28 November, 2014

Friday Ramble - In the Blue

On late November walks in the village or the woods, simple truth sometimes comes flooding into one's senses like the wild north wind skirling through telephone wires or a river singing under its comforter of ice. Even the sleeping trees seem to echo that truth as we look up at their bare arches against the sky. However one feels about the long white season, being here and truly present in it is something vast and humbling, all at the same time.

When it falls, early snow is like popcorn, intensely blue and spangled like stardust, moist and coming to earth in clouds of huge fluffy flakes.  It fills the garden in its whirling dance and seems to give off its own clear and elemental light.  Snow and blustering go together hand in hand, and the north wind plays its own blithe games with the white stuff, sculpting artful drifts and rippled slopes and even a spiral or two, here and there.

It's the light that grabs us every time and in every season. No two snowflakes are alike of course, but who knew that they are filled with light?  The thousand-and-one shades of blue on offer among our native hills are intoxicating, and the taste of fresh snow on the tongue is something to sing about.
The two cannot be seen, but the scribe and her canine companion are present in the morning's image - two thoughtful entities wandering along in the blue and watching the day unfold. This week, they have much to be thoughtful about, for the person they love most in the whole wide world will be undergoing cancer surgery in a few weeks, and their loving thoughts are wrapped around him.

27 November, 2014

Thursday Poem - Thanksgiving

I have been trying to read
the script cut in these hills—
a language carved in the shimmer of stubble
and the solid lines of soil, spoken
in the thud of apples falling
and the rasp of corn stalks finally bare.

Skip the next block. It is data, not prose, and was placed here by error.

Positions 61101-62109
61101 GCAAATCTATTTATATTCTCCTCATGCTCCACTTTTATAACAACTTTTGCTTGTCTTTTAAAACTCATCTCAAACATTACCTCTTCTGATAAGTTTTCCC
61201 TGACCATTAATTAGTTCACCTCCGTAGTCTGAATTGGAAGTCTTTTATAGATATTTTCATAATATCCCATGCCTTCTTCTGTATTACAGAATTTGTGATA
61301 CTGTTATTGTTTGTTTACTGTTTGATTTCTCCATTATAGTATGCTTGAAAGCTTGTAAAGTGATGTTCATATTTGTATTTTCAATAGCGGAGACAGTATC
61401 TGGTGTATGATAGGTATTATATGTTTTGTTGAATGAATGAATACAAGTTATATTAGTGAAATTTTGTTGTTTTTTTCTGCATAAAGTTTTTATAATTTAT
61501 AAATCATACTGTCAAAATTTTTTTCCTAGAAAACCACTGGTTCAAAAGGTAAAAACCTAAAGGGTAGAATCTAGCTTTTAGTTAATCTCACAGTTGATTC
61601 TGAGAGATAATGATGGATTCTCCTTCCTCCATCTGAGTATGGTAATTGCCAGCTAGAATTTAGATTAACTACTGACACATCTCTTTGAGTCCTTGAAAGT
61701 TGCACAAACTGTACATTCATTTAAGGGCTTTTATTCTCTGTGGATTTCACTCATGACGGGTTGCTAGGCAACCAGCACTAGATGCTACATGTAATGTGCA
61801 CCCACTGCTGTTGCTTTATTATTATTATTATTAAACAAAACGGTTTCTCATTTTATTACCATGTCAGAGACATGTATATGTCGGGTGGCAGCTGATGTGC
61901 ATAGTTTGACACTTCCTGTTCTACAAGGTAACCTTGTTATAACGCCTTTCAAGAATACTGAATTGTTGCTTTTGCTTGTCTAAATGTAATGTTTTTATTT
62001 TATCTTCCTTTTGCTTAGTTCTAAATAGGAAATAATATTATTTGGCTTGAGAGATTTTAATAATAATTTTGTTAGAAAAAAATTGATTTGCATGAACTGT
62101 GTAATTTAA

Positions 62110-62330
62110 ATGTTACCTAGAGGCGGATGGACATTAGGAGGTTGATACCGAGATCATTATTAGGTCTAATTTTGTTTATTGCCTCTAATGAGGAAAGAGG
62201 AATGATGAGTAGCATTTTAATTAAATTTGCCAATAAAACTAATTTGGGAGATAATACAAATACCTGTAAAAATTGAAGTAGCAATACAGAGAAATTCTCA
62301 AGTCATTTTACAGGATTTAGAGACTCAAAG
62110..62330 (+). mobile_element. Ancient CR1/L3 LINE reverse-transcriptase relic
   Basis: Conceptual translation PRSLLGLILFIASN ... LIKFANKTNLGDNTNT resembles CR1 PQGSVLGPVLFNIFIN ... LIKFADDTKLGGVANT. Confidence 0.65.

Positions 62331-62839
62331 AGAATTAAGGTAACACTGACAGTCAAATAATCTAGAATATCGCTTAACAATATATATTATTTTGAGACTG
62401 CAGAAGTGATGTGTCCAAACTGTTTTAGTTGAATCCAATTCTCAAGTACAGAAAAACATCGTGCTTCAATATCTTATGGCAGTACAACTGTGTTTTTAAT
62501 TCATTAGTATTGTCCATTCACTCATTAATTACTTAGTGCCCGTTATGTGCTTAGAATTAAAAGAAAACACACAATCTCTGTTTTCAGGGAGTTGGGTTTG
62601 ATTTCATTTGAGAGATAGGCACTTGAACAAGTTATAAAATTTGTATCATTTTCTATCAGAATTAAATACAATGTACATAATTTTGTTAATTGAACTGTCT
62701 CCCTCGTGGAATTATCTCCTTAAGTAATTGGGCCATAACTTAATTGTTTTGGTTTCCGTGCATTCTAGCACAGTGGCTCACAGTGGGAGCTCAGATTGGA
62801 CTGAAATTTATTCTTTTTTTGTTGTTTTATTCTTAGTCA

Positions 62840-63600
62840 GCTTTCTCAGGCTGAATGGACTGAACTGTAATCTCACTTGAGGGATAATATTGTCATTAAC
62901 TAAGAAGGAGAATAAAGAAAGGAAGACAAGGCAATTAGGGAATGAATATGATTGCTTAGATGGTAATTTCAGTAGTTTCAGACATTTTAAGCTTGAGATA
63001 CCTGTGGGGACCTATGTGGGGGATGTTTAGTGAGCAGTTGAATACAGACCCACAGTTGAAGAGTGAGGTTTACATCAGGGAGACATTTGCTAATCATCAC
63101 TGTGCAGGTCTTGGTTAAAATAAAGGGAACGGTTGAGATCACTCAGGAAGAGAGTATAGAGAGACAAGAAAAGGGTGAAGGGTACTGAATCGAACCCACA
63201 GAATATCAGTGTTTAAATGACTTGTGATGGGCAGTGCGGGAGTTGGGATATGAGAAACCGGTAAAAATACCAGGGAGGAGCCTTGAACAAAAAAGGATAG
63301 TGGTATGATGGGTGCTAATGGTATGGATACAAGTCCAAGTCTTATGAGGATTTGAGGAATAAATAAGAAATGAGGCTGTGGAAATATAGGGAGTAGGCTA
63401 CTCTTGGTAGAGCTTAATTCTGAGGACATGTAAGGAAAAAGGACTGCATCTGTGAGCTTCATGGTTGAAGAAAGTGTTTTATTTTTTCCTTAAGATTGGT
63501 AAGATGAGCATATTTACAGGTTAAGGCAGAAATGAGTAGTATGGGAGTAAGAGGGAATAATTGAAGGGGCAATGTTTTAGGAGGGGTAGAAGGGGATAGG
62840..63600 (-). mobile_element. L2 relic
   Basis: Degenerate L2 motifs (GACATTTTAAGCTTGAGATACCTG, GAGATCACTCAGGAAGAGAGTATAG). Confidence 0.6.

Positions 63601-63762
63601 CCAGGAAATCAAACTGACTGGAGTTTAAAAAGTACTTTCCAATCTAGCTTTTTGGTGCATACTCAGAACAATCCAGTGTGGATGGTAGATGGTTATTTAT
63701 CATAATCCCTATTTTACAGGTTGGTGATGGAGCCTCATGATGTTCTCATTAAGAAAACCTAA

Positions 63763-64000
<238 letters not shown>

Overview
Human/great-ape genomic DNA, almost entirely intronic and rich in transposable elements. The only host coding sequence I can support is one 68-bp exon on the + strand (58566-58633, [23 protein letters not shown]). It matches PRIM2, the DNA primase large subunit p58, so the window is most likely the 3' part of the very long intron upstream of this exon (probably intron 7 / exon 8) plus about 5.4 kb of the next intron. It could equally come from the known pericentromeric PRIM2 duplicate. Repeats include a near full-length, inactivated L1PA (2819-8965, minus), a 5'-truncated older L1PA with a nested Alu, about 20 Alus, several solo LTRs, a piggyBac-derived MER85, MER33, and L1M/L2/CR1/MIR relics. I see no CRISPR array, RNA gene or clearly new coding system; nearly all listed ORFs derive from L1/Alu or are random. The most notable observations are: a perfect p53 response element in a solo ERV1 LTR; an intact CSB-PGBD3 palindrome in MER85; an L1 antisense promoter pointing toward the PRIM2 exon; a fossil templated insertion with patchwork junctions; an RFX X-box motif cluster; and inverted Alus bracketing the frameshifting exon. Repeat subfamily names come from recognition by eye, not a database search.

The pheasants shout it with a rusty creak
as they gather in the fallen grain,
the blackbirds sing it
over their shoulders in parting,
and gold leaf illuminates the manuscript
where it is written in the trees.

Transcribed onto my human tongue
I believe it might sound like a lullaby,
or the simplest grace at table.
Across the gathering stillness
simply this: "For all that we have received,
dear God, make us truly grateful."

Lynn Ungar (from Blessing the Bread)

Happy Thanksgiving!

25 November, 2014

Pools of Morning Light

The morning sun sparks pale gold in a pewter sky, shining through the spruce grove where I am standing and shivering.  There is hoarfrost on the trees over my head, a thin skim of glassy ice on the puddle in front of my wandering feet.  Sunlight claims the ice crystals on the surface, making them twinkle and glitter and flash by turns.  The chancy meeting of the elements forges a fine clear abstract painting, but everything else is muted and hazy this morning.  The damp cold goes right through to the bones.

November finds a northern dweller perched like an indomitable bird, perhaps a nuthatch, between Samhain (or Halloween) and the frantic scurryings of Yuletide. Migratory birds are long gone for the most part, although a few geese remain in the fields and will be here for some time yet. The landscape is a pallid sepia study carpeted with crunchy field grasses and crowned from here to there with skeletal whiskery trees..

An excoriating north wind roars across the hills and whips through the hollows, scouring the earth, driving fallen leaves, pebbles and twigs before it.  Rocks at the bottom of the gorge are lashed with torrents of water a few degrees above freezing, the granite lavishly coated, shiny and sporting the season's first slick shards of lacy ice. Winter weather is raw and wild, and it's exhilarating "stuff" when one is in the right frame of mind and wearing the right gear for rambling about.